Jake and I are the only children from our immediate families who moved outside of the Twin Cities. This means that holidays at home are fun, though action-packed.
Our families do make a point to visit us, but, since we’ve the odd couple out, we do most of the driving. I hope to explore restaurants in the towns along I-35 just as I did when I drove to and from Fargo, ND.
When we return home for the holidays, we try to fit in as many visits to friends and relatives as possible. We feel like we have to rotate visits with people throughout the year since it’s impossible to see everyone during one trip. As we watch our family members and friends have children and our parents get older, we feel an urgency to return home someday.
This trip reminded me to be grateful for the friendships that have withstood the test of time and distance. When I reunite with these friends, we effortlessly pick up where we left off, no matter if a month or a year has passed. This is truly a special thing.
Here are a few tastes from our weekend in the cities:
Taqueria Los Ocampo, East Saint Paul:
After visiting friends on Thanksgiving Eve, we searched for a late dinner. Most of the restaurants we passed were wrapping up for the night. Our options seemed limited to fast food or bars and we were in the mood for neither.
I convinced Jake to drive to Uptown, but when we hit the traffic on Lake Street, he exclaimed “What are we doing in Uptown? I’m too old for this!” I remembered the Los Ocampo location by his folks’ house in East Saint Paul which offers late night hours (open until midnight Mon.-Thurs. and 4 a.m. on Fri.-Sun.).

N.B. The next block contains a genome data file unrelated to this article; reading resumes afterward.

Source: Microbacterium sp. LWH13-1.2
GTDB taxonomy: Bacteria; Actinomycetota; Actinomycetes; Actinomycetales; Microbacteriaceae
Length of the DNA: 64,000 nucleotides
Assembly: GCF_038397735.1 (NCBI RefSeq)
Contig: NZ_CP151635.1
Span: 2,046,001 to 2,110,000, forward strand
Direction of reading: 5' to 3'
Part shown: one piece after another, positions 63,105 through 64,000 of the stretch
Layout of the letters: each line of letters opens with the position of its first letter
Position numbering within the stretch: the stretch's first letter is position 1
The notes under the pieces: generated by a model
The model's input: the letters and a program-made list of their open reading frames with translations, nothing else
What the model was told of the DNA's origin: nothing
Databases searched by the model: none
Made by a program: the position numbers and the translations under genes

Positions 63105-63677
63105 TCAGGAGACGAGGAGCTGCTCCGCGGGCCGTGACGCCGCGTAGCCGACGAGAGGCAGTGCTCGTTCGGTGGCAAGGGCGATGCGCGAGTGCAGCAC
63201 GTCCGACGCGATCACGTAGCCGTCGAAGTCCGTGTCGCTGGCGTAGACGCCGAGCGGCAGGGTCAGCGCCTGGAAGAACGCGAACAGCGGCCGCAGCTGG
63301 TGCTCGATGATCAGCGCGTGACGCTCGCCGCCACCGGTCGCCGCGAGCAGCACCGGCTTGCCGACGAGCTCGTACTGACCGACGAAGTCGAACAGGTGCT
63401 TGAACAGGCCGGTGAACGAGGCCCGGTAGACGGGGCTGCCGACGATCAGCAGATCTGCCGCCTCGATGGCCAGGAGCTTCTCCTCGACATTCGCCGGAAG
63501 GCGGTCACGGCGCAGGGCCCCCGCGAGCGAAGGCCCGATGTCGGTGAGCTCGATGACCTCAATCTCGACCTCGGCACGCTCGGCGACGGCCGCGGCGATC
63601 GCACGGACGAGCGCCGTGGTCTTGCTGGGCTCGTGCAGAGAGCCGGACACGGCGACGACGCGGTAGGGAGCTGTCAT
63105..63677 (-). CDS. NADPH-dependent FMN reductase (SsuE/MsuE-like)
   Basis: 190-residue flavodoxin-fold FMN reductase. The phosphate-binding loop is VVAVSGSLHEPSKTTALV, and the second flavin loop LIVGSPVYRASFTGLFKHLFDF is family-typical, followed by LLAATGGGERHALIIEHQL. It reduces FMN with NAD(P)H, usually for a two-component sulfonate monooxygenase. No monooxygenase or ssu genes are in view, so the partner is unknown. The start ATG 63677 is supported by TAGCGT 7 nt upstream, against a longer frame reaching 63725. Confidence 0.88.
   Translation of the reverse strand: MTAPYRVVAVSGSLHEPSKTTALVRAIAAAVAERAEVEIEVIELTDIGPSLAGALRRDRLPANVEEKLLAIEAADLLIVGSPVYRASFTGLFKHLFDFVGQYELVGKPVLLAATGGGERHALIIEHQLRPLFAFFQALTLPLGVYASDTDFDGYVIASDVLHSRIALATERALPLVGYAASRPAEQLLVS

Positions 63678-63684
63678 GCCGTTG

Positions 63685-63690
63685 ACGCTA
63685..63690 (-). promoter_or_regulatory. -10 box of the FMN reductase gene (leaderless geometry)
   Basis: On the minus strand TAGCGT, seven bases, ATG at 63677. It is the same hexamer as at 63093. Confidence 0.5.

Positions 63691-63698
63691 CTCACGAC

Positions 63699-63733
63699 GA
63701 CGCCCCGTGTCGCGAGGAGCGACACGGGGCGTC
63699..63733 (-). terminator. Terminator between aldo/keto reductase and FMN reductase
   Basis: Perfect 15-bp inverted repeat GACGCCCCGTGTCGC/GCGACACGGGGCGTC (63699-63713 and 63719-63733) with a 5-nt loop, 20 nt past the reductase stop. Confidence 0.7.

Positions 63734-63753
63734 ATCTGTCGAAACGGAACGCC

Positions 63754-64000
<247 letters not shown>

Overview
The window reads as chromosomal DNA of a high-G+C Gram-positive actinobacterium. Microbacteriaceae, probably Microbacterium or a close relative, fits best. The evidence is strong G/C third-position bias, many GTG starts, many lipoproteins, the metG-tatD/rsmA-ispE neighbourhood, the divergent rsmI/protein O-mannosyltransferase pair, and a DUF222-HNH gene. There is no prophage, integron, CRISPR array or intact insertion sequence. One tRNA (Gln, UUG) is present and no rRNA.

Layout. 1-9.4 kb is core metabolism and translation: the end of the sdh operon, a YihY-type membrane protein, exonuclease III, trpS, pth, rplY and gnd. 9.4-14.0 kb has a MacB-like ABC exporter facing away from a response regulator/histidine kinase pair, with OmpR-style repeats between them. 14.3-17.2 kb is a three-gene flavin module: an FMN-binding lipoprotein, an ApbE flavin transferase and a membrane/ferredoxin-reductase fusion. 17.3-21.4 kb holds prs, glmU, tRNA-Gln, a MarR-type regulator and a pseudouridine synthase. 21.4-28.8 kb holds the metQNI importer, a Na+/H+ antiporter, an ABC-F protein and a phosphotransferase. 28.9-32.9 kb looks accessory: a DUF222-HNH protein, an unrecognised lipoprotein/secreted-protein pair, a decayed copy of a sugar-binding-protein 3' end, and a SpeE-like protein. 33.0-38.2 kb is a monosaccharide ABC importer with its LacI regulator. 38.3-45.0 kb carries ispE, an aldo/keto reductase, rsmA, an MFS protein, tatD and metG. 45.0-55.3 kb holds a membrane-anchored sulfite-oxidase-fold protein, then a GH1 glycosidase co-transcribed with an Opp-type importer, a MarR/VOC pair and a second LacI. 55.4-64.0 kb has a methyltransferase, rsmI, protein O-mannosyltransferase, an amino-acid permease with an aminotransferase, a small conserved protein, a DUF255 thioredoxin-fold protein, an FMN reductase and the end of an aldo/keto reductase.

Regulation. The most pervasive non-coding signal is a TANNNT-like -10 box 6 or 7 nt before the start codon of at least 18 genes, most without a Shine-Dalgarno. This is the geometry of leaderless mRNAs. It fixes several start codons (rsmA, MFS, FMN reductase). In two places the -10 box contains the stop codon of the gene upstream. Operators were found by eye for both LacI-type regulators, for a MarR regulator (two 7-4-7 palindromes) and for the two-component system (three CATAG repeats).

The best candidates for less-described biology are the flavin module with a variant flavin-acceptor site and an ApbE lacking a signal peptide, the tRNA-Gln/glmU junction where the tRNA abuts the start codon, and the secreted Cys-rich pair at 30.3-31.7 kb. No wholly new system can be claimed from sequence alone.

In addition to tacos and tortas, you can also order a quesadilla made with a freshly pressed corn tortilla, huaraches, gorditas and alambres to name a few. Then, you have to choose from their large list of fillings that range from huitlachoche to cecina. There’s also posole, menudo, elotes, flan, and horchata.
Can you name a better, more affordable late night join in East Saint Paul?
Ward 6, East Saint Paul
Several months ago, Jake and I dined at Ward 6, but this was the first time for his family. We love Ward 6 and I think East Saint Paul loves them back because it’s always busy. Ward 6 isn’t the cheapest option along Payne Ave, but their prices are fair for the quality of food. It’s homemade, not reheated food supplier crap. Also, Ward 6 is not so elite or hard to access that it excludes its own neighbors.
I like the fish and chips so much that I can’t branch out.
Often times, I won’t order fish and chips for fear of a bad fry job sitting in a pool of grease. These have been pretty near perfect two out of two times. I drizzle everything in malt vinegar and then dip each bite in the garlicky, malt vinegar because that’s how I roll.
I also order this dish with a side salad ($5) dressed with homemade lemon vinaigrette to cut the fat.
Verdant Tea, Seward Neighborhood, Minneapolis
Verdant Tea is as wonderful as Andrew Zimmern and Heavy Table says it is. I stopped by for tea to-go when I had a free moment, though I wish I could have stayed for a meal.
The space is soothing with lots of sunlight and pots of poinsettias on each table. There’s a little stand offering tea samples and little glass cups. There are tea snacks like local, roasted peanuts, meals like curry noodles or congee, house made kombucha and kombucha floats, and sweets like ice cream and homemade chocolates. Verdant made me want to linger and next time I will.
I ordered micro-brewed chai with almond milk (their default milk) and honey and toasty Laoshan Black Chocolate Genmaicha to-go ($8 plus tax and tip). Each was poured into a generous 16 oz. glass. My husband especially liked his first taste homemade chai, commenting on its spicy note.
For the rest of the day, I kept thinking that someday when I die, I hope I go to Verdant Tea heaven.